At the Business College at Davenport University, classrooms can be adapted to traditional or casual learning environments with easily movable furnishings. And like designated training and meeting rooms in corporate America, classrooms also feature movable walls and raised access flooring for future space adaptability, without high redesign costs.
Space to think, reflect, and work individually is a critical consideration when designing university spaces for students. The College of Aviation at WMU offers multiple spaces for students who need to focus.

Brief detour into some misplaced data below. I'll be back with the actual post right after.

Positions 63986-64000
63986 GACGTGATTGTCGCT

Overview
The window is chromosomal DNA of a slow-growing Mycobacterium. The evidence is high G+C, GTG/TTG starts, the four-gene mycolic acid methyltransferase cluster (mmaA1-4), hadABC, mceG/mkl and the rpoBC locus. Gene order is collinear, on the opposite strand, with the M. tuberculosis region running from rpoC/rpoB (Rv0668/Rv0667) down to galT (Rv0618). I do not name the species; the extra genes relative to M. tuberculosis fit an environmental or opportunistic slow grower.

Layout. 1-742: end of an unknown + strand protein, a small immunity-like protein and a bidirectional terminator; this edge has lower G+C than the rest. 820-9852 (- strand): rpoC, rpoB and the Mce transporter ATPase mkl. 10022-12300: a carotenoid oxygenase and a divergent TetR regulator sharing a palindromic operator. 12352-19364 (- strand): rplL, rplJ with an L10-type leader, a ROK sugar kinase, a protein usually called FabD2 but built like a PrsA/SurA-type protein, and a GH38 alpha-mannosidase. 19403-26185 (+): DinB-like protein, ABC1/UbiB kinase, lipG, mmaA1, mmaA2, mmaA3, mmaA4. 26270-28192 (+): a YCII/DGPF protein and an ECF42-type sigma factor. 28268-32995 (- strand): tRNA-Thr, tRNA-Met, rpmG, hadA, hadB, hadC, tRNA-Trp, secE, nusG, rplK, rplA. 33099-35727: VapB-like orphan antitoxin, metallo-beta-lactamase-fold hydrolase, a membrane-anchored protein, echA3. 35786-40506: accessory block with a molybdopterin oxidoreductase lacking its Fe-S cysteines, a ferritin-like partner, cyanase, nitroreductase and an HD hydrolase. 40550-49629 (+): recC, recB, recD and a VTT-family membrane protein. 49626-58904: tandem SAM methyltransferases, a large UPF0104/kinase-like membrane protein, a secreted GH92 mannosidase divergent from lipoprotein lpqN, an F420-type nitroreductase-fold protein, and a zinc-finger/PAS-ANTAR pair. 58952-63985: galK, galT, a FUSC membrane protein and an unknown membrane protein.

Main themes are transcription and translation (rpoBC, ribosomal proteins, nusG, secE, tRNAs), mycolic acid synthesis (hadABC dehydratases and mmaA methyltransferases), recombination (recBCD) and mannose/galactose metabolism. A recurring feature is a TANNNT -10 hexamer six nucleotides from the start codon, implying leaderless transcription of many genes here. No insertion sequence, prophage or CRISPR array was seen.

For students who like working amid a buzz of activity, benching or café spaces provide the perfect place. For those who desire a space with minimal distraction, semi-private study carrels with partial walls support focus and concentration. Briefing rooms provide quiet, private spaces for the intense work of preparing for flights and debriefings. Some workstations even provide height-adjustable tables that allow students to sit or stand while they work.
No matter how beautiful a building’s architecture is, if the space doesn’t feel quite right, it will do little to attract students. Beautiful, bright spaces with plenty of natural daylight are the places students want to spend their time.
The Watt Family Innovation Center does an amazing job of bringing in natural light with glass walls that also provide a view to activities outside. The result is a comfy space that draws people from all over the university to study.